Bicycling has traditionally come with its own unique hazards in Tajikistan -- especially for girls trying to preserve their innocence or women hoping to find a husband.
"Back in the day, people used to say a girl risked losing her virginity if she fell from a bike," says Halima, a 61-year-old grandmother from the village of Faizbakhsh, in the southern Vakhsh Province.
The thought weighs heavily on Halima's mind as she tries to come to terms with the fact that her own granddaughter rides a bicycle to school every day.
"It's dangerous," she says in a telephone interview, adding that "it looks especially bad when a woman falls from a bike with her legs up in the air."
Hell On Wheels
Halima, who declined to giver her full name due to her granddaughter's fear of embarrassment, says she isn't alone in her belief that bicycling is unladylike.
"There are many other people in the village who don't like girls cycling," she says, lamenting that her objections fall on deaf ears because her granddaughter "doesn't listen to me."
Like anywhere else, cycling has been around for decades in Tajikistan. But in rural areas the activity has traditionally been primarily for work, not pleasure, and definitely not for women.
A big reason is that deeply conservative values are often firmly entrenched in outlying areas, leading many villagers to consider bicycling inappropriate simply based on long-established gender roles.
In addition, while the Soviet Union had a proud history of bicycle production, actually using a bicycle came with a bit of a social stigma in independent Tajikistan.
To put it kindly, bicycle ownership was not seen as a sign of success.
Considering the cultural roadblocks, Dildora could be considered somewhat of a cycling pioneer in the village of Qahramon, in Tajikistan's northern Sughd Province.
Every morning, before daybreak, the 43-year-old woman jumps on her bike and pedals to a nearby family farm to do the chores, milk the cows, and then rush fresh dairy products to the local market.
"I've got to finish it all very fast and return home before my children go to school," says Dildora, who only gives her first name. "Then I go back to the market to sell vegetables. Without my bike I wouldn't be able to cover the distance."
It wasn't so long ago that she would have been out of place on the area's rutted dirt roads.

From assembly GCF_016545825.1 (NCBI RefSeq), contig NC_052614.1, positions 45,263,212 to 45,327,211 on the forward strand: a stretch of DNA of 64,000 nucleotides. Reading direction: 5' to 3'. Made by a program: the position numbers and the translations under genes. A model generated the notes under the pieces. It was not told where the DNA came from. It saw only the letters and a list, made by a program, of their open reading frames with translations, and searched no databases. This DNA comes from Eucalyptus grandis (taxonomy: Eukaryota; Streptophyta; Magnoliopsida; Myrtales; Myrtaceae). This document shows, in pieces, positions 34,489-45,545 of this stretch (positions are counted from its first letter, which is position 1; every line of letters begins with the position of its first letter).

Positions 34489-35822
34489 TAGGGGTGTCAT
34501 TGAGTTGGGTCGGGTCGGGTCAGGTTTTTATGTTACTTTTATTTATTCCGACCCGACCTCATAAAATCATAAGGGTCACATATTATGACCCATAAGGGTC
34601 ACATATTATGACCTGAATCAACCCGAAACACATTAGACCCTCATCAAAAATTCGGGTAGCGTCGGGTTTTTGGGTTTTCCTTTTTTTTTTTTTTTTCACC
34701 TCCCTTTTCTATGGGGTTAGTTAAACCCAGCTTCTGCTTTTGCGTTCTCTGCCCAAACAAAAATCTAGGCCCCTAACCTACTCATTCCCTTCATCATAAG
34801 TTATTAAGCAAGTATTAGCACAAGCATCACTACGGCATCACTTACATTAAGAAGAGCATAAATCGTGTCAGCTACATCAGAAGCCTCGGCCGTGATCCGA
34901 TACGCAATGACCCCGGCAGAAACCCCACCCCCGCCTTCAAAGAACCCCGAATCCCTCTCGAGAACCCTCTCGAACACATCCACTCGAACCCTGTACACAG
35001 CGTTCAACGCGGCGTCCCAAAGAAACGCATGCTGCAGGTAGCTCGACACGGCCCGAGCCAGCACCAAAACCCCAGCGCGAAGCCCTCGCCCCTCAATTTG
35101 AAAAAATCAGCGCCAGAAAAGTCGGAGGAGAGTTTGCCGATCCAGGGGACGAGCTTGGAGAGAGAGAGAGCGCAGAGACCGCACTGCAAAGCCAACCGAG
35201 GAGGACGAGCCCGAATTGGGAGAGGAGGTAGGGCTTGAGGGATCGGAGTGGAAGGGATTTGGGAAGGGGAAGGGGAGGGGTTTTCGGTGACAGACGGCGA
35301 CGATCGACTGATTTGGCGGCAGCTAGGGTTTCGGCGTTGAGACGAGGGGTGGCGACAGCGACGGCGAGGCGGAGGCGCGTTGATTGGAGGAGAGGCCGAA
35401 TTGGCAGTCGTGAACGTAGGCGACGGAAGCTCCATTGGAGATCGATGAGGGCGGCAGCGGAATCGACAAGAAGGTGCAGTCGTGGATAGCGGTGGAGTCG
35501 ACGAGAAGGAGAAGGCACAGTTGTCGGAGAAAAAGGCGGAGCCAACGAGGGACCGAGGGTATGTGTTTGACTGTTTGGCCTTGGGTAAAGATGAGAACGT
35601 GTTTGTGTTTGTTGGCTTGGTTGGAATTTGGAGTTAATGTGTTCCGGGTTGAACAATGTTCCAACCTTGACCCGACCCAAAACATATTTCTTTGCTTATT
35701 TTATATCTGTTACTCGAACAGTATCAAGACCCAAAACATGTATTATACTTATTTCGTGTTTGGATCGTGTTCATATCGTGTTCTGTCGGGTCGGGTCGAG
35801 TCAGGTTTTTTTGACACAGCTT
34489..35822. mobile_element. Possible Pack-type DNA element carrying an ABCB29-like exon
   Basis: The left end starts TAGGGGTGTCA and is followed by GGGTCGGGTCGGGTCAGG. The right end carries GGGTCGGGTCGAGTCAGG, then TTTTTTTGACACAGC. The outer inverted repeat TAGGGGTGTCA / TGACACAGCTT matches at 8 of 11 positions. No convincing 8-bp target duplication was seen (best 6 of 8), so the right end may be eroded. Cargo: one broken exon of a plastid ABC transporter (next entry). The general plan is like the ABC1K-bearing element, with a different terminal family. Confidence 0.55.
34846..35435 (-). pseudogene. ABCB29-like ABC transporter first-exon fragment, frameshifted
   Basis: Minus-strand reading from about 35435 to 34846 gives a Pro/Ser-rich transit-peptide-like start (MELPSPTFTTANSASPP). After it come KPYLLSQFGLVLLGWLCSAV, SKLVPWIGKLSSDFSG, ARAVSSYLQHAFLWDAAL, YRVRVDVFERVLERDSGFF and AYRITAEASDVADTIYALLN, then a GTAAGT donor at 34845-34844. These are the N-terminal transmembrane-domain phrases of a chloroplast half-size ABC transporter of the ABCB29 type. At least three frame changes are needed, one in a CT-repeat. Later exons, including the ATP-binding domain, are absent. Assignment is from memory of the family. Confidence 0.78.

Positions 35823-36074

"People would look at me as if I was out of my mind, they would look down at me when I started riding a bike nearly five years ago," Dildora says. "Everybody would turn their head and look."
In what could be interpreted as a negative, the married mother of four notes that bicycling was commonly seen as something that could harm a woman's chances of finding a husband.
New realities in Tajikistan have considerably changed the landscape for bicycling over the years.
High prices for automobiles and gasoline, the dire state or lack of public transportation in remote areas, and the mass departure of men working abroad as migrant workers have made bicycling a necessary and viable means of transport for girls and women, many of whom are the family breadwinners.
As a result, seeing a woman in traditional long dress, wide pants, and a kerchief riding along a dusty village road is no longer uncommon in Qahramon.
"It's a kind of new normal now," Dildora says. "No one even notices me."
Dildora, however, doesn't see bicycling as a sign of women's liberation. And she isn't pedaling to save the environment or her health. "For me it's a choice made purely out of necessity," she says. "I'd buy a car if I had money."
Need For Speed
With no school bus or public transportation available in Vakhsh Province, local schoolgirls depend on bicycles to get to class.
With no secondary education available in the villages of Faizbakhskh, Shahdrez, and Gulbogh, many pupils ride 5 to 7 kilometers to reach Dehqonobod, where the only secondary school in the area is located.
Upon arriving at their school, one group of schoolgirls tells RFE/RL that there is not a single girl in the area who can't ride a bike.
Sharifamoh Qosimova, a 17-year-old student, says she cycles to achieve her dream of becoming a doctor. "I need to study hard and I can't afford being late to school," she says as she parks her bike near the whitewashed wall of the one-story school building. "Without a bike it would have been completely impossible for me to get to school on time."
While reluctant at first, most local parents have resigned themselves to reality, bought Chinese-made bikes for their daughters, and taught them how to ride.
But that doesn't mean Halima -- whose granddaughter was among the girl bikers RFE/RL spoke to in Vakhsh -- is happy about the development.
"It just doesn't suit a woman to be raising her legs like a man while mounting the bike," she says.